Pullman residents seemed likely to approve of a $29 million bond that would help expand Pullman Regional Hospital after a new vote count was posted late Thursday night, but observers said the vote was still too close to call.
On Thursday night, 59.6% of those who voted on the proposition approved it. To pass, 60% of those who vote on the measure must be in favor of it.
But passage also requires a minimum threshold of 3,745 votes to be valid. As of Thursday night, 3,668 ballots had been counted.
There are 1,000 ballots left to count in Whitman County, however, meaning that 77 more ballots need to be from Pullman for the proposition to be certified and that those votes have to put approval at or above 60%.
Official election results will not be validated until Nov. 26, and hospital officials acknowledged they will not be able to confidently declare victory or defeat until then.
The bond means a significant tax increase for Pullman residents, who are a part of their local hospital district. The owner of a $250,000 home would pay an additional $250 a year, if the new bond passes.
The $29 million bond will be matched with hospital and foundation funds to finance a $40 million revamp to hospital records, facilities and specialties offered. Without the bond, the hospital and its board of commissioners will have to get creative about financing their “Next Era of Excellence.”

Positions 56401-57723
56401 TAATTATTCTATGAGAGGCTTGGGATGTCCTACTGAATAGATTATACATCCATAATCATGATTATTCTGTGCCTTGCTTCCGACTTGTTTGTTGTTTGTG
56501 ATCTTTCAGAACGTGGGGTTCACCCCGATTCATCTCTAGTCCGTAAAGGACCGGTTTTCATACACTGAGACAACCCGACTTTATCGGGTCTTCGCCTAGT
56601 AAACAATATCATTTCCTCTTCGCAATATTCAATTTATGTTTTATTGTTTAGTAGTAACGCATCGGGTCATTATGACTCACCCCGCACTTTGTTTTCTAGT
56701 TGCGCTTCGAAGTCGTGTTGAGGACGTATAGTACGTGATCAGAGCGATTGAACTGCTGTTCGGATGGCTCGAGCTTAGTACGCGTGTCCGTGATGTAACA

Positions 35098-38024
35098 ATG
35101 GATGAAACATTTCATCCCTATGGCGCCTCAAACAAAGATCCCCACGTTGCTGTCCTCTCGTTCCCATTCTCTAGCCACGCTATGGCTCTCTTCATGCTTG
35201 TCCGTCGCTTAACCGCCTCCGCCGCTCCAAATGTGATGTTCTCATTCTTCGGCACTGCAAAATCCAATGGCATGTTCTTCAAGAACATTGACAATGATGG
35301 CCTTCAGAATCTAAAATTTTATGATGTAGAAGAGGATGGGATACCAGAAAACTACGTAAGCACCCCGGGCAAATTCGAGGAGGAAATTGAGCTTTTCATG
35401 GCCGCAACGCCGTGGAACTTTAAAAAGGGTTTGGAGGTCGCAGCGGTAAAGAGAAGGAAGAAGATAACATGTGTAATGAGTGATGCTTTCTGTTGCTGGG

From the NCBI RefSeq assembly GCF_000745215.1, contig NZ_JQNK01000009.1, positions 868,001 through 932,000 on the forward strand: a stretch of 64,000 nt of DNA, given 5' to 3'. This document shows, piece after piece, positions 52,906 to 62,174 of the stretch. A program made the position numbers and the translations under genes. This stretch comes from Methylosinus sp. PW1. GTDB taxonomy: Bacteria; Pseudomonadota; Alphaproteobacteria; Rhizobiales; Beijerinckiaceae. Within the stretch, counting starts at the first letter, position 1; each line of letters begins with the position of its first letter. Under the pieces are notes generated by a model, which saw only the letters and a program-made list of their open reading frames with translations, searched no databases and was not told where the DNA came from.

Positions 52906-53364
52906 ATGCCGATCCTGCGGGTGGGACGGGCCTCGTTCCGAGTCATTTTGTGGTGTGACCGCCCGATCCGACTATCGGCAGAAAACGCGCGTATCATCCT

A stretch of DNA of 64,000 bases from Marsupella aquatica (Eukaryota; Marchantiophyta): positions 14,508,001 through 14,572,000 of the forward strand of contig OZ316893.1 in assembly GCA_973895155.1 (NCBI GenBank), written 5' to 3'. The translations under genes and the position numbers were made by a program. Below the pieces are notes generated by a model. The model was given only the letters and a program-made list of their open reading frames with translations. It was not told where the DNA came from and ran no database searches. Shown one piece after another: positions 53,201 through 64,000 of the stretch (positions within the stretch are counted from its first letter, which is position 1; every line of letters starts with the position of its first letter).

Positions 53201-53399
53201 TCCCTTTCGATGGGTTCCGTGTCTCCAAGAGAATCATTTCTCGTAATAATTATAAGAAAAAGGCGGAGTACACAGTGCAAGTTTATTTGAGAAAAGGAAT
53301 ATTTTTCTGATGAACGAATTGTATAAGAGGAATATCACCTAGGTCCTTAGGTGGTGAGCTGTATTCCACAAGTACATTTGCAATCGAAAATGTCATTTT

“We might have to determine other changes necessary for us to have the financial capacity to pursue this in other ways,” said hospital CEO Scott Adams.
“Our needs are not going to change,” Megan Guido, chief marketing and community relations officer at the hospital, said. “We intend to still address those needs, but how we do it and do we do it differently are part of the options we’re looking at.”
If the proposition fails, it will be the second time. In April, not enough Pullman voters turned out for the single-issue ballot to validate the measure.
Pullman Regional Hospital has partnered with the WSU College of Medicine with the intent to apply for a family medicine residency program. If passed, the bond will help fund some of the improvements necessary for the residency program to be approved.
The election results are not a deal breaker for the residency program plans, however.
“We will do everything we can to continue to partner with Pullman and move it forward,” Christina VerHeul, director of communications at the College of Medicine, said.
Arielle Dreher's reporting for The Spokesman-Review is funded in part by Report for America and by members of the Spokane community. This story can be republished by other organizations for free under a Creative Commons license. For more information on this, please contact our newspaper’s managing editor.
Local journalism is essential.
Give directly to The Spokesman-Review's Northwest Passages community forums series -- which helps to offset the costs of several reporter and editor positions at the newspaper -- by using the easy options below. Gifts processed in this system are not tax deductible, but are predominately used to help meet the local financial requirements needed to receive national matching-grant funds.
Subscribe to the Coronavirus newsletter
Get the day’s latest Coronavirus news delivered to your inbox by subscribing to our newsletter.